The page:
The current competition regime that characterizes international science is often presented as a quest for excellence. It diversely affects research in Latin America and research in the Organization for Economic Co-operation and Development (OECD) countries. This article asks how this competition regime may orient the direction of research in Latin America, and to whose advantage. It is argued that, by relating excellence to quality differently, a research policy that seeks to improve the level of science in Latin America while preserving the possibility of solving problems relevant to the region can be designed. Competition, it is also argued, certainly has its place in science, but not as a general management tool, especially if the goal is to improve overall quality of science in Latin America. Scientific competition is largely managed through journals and their reputation. Therefore, designing a science policy for Latin America (and for any ‘peripheral’ region of the world) requires paying special attention to the mechanisms underpinning the production, circulation and consumption of scientific journals. So-called ‘international’ or ‘core’ journals are of particular interest as local, national, or even regional journals must struggle to find their place in this peculiar publishing eco-system.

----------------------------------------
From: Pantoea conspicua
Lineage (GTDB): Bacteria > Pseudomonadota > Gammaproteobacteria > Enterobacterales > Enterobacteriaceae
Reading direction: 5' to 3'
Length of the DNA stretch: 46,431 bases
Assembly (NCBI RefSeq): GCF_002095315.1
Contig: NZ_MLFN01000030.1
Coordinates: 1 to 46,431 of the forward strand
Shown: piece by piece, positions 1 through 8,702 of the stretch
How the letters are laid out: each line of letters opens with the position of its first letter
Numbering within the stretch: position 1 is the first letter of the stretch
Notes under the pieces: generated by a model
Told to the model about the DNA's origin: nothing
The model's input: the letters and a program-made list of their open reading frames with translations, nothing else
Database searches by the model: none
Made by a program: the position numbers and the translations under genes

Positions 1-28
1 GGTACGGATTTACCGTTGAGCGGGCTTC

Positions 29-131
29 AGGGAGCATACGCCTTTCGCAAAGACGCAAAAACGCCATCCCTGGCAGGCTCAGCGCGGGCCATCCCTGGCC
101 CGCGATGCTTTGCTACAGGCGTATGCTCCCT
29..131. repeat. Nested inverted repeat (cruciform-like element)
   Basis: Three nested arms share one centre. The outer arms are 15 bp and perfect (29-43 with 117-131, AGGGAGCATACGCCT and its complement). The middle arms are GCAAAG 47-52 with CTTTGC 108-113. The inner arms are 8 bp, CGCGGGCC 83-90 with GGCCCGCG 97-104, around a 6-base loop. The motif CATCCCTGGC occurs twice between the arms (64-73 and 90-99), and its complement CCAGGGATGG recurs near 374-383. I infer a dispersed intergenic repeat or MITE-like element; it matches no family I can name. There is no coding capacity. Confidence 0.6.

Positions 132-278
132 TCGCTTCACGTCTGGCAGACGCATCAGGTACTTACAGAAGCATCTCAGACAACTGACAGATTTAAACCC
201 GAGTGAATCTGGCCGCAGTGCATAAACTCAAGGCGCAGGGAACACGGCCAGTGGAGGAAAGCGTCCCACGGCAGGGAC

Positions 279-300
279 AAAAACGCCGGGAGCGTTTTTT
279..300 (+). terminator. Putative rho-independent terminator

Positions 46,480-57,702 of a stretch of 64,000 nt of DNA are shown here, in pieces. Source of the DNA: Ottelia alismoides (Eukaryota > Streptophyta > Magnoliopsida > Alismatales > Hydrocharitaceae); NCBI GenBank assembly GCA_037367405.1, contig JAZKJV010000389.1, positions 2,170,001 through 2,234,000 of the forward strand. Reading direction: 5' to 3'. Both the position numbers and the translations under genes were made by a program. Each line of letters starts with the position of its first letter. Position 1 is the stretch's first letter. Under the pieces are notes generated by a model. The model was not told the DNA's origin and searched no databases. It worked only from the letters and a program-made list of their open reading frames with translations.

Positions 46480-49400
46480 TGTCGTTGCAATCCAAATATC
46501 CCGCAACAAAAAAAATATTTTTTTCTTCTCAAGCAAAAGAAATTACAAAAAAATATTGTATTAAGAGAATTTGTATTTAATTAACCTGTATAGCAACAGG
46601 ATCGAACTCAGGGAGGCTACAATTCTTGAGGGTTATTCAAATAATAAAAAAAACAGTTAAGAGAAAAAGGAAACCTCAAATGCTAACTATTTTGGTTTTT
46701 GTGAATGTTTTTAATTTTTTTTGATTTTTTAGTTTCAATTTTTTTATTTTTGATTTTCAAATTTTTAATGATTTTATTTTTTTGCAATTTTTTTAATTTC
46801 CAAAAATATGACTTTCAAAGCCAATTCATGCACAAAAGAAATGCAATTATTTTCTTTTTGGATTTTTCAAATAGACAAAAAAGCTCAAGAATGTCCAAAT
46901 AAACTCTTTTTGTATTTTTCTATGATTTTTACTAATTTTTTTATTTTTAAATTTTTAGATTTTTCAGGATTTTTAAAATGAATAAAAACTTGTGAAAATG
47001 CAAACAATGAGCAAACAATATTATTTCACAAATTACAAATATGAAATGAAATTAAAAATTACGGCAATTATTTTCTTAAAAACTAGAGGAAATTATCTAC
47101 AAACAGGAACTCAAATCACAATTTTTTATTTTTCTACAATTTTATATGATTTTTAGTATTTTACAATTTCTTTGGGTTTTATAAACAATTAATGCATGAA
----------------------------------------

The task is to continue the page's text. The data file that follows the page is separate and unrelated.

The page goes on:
VESSURI, Hebe; GUÉDON, Jean-Claude; CETTO, Ana María. Excellence or quality?: impact of the current competition regime on science and scientific publishing in Latin America and its implications for development. Current Sociology, v. 62, n. 5, p. 647-665, dez. 2013.